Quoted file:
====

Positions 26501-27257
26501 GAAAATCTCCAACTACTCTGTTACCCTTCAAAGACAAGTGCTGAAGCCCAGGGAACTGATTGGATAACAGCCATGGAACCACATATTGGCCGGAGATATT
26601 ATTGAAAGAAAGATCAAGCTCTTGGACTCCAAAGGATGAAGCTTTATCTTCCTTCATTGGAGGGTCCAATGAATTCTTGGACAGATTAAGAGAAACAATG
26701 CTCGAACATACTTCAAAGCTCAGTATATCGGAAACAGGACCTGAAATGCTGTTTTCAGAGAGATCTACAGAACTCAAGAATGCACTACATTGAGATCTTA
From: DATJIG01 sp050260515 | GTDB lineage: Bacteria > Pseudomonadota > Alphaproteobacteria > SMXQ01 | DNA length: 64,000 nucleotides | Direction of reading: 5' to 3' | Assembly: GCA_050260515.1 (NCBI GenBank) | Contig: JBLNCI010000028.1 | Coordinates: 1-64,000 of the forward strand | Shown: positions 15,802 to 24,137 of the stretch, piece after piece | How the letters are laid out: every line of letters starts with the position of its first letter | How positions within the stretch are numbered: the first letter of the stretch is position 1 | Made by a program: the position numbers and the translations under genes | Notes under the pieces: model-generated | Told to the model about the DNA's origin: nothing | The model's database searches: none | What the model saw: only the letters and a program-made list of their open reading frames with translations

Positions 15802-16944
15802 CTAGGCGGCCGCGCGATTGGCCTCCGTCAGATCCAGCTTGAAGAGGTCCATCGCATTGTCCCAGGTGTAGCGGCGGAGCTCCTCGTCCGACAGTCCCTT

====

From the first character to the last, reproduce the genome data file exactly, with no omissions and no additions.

Positions 26501-27257
26501 GAAAATCTCCAACTACTCTGTTACCCTTCAAAGACAAGTGCTGAAGCCCAGGGAACTGATTGGATAACAGCCATGGAACCACATATTGGCCGGAGATATT
26601 ATTGAAAGAAAGATCAAGCTCTTGGACTCCAAAGGATGAAGCTTTATCTTCCTTCATTGGAGGGTCCAATGAATTCTTGGACAGATTAAGAGAAACAATG
26701 CTCGAACATACTTCAAAGCTCAGTATATCGGAAACAGGACCTGAAATGCTGTTTTCAGAGAGATCTACAGAACTCAAGAATGCACTACATTGAGATCTTA
From: DATJIG01 sp050260515 | GTDB lineage: Bacteria > Pseudomonadota > Alphaproteobacteria > SMXQ01 | DNA length: 64,000 nucleotides | Direction of reading: 5' to 3' | Assembly: GCA_050260515.1 (NCBI GenBank) | Contig: JBLNCI010000028.1 | Coordinates: 1-64,000 of the forward strand | Shown: positions 15,802 to 24,137 of the stretch, piece after piece | How the letters are laid out: every line of letters starts with the position of its first letter | How positions within the stretch are numbered: the first letter of the stretch is position 1 | Made by a program: the position numbers and the translations under genes | Notes under the pieces: model-generated | Told to the model about the DNA's origin: nothing | The model's database searches: none | What the model saw: only the letters and a program-made list of their open reading frames with translations

Positions 15802-16944
15802 CTAGGCGGCCGCGCGATTGGCCTCCGTCAGATCCAGCTTGAAGAGGTCCATCGCATTGTCCCAGGTGTAGCGGCGGAGCTCCTCGTCCGACAGTCCCTT